The Overwatch Empowerment Cup: A community pursuit of equity, inclusion, and competitiveness

Whoever took over should have continued that tradition.

He does.

He visits… us once a year!

AndyB addressed it more eloquently than I can in his reply.

I once spoke with Aaron Keller personally when I unexpectedly met him at the Blizzard Arena during the 2019 Overwatch League season. He mentioned to me that he that while he reads the forums a lot, he knew that Jeff loved engaging with the fans directly. Don’t hold against Aaron that he does not do the same. Instead, I am glad we have Andy and Jodie to better engage with us and keep us informed where it is needed.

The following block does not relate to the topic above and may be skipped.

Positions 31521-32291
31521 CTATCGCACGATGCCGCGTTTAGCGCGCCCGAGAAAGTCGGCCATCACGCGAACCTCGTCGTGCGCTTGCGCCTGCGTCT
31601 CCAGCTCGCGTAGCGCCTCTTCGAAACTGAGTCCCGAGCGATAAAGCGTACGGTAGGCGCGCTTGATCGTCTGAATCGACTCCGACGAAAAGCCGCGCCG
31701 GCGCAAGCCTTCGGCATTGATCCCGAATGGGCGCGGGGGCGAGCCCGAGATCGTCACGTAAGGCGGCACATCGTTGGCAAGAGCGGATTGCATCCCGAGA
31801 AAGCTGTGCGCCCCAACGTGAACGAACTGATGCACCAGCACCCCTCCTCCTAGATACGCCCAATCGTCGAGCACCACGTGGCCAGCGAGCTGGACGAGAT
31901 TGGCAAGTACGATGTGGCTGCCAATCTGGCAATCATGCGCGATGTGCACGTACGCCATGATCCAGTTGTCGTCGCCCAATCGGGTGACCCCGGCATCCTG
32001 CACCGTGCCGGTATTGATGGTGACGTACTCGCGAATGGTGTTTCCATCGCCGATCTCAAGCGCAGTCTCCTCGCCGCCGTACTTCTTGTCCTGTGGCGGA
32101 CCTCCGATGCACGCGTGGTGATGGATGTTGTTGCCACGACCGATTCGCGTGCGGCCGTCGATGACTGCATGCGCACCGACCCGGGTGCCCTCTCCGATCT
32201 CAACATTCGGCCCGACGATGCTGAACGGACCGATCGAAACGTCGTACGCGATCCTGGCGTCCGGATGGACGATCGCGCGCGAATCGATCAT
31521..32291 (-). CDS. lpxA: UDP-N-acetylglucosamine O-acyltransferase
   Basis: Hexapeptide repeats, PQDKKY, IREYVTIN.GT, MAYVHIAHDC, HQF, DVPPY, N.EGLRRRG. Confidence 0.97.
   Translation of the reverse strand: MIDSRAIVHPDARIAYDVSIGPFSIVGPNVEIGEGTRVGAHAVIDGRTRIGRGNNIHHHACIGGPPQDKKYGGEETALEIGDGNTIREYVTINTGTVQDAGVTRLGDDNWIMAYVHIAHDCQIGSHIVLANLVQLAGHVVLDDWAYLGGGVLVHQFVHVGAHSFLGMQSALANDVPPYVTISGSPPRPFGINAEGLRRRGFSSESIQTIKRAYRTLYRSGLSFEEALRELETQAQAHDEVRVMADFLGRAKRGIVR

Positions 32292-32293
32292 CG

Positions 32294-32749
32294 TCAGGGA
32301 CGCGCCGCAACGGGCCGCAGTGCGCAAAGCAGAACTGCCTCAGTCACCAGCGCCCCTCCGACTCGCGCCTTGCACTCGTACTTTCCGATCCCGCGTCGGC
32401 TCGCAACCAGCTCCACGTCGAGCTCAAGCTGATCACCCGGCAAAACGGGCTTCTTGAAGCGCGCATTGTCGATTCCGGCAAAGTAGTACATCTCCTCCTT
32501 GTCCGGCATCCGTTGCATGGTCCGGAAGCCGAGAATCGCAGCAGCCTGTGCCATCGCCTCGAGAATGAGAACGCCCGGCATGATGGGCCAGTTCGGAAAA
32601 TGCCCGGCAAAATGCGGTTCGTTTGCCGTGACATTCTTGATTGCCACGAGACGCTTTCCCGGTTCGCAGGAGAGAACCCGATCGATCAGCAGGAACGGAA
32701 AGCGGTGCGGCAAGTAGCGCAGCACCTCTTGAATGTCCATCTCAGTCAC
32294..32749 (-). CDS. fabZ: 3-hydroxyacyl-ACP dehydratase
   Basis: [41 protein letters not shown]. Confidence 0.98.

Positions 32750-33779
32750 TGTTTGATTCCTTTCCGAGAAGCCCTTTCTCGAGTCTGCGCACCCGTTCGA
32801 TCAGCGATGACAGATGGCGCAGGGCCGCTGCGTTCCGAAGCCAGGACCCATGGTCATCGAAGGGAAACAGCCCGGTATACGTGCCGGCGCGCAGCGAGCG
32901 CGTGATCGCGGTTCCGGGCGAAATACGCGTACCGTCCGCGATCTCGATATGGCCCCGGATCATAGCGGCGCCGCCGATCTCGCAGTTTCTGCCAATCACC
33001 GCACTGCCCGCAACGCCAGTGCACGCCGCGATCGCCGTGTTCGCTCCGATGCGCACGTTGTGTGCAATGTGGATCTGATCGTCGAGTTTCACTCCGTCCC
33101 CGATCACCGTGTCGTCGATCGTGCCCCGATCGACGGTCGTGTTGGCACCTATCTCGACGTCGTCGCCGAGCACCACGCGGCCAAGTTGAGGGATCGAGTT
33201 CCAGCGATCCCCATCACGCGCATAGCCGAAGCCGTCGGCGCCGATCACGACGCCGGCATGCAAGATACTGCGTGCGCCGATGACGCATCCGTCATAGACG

This is not a good excuse for 0 communication on information over Overwatch 2 and Overwatch.


Not to get hung up on a timeline but hasn’t it been about 5 months since the platters where we learned quite a bit? It was not Blizzcon levels of information but it was some information.

I’m talking new information about PvE and the game’s direction as a whole.

(Blizzcon 2021)

No, it is not, but I understand why Aaron chooses to not post directly. We do need more communication though and it will come when they are prepared to do so.


I would agree regarding the PvE but in September we got a feel for how OW2 plays in PvP, what the reworks look like for 2 heroes, and how Push looks when played by skilled players. That was a nice drop of information (wish we got more of that).

That’s pretty much the entire reason he was everyone’s darling. He brought a lot of stability to the forums until they started working on OW2 full time and slowly removed his presence.